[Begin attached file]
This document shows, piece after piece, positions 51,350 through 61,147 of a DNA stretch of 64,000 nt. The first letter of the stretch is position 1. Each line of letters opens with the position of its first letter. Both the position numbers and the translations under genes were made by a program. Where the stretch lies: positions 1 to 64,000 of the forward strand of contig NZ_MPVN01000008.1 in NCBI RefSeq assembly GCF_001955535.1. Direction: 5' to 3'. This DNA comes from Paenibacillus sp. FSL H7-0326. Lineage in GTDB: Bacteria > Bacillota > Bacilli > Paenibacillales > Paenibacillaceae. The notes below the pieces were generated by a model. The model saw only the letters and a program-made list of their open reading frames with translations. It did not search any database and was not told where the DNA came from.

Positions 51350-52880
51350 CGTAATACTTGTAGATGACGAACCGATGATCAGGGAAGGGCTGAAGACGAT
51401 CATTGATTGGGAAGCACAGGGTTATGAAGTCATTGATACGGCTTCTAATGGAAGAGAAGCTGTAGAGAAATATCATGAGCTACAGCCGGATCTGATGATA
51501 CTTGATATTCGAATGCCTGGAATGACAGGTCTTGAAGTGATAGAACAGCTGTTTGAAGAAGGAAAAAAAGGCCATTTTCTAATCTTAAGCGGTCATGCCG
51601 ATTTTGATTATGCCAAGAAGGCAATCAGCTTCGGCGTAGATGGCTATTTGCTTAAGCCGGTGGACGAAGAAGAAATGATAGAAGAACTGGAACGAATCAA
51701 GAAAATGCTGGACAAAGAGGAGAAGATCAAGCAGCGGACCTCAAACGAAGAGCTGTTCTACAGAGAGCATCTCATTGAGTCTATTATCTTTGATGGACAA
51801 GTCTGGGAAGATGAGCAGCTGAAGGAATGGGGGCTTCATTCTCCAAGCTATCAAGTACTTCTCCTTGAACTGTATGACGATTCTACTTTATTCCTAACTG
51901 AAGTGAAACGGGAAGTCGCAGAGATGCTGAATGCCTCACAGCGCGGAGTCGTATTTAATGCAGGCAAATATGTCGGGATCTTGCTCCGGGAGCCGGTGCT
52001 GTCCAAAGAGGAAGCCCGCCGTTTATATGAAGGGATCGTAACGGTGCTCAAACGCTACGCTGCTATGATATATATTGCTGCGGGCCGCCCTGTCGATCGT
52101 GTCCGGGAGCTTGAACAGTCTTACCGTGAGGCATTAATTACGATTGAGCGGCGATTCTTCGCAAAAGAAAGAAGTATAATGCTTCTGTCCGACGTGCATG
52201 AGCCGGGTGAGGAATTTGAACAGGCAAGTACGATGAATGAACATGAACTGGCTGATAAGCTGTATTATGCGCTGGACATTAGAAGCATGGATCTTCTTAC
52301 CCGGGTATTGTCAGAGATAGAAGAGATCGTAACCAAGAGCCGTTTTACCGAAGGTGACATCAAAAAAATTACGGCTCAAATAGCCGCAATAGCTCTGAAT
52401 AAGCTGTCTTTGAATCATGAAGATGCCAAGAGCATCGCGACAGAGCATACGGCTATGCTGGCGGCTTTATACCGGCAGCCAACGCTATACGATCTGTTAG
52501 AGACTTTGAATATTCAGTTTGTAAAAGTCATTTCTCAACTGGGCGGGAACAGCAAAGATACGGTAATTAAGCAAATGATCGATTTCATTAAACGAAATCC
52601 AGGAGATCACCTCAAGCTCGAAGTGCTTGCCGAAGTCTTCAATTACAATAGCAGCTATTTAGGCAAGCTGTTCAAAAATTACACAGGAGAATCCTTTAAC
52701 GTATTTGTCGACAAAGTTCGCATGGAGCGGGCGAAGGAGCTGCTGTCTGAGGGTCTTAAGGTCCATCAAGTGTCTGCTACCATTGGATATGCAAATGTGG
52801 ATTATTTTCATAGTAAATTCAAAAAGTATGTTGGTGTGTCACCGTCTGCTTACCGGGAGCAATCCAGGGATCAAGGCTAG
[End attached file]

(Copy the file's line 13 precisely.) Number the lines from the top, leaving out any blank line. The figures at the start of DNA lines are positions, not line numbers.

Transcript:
52301 CCGGGTATTGTCAGAGATAGAAGAGATCGTAACCAAGAGCCGTTTTACCGAAGGTGACATCAAAAAAATTACGGCTCAAATAGCCGCAATAGCTCTGAAT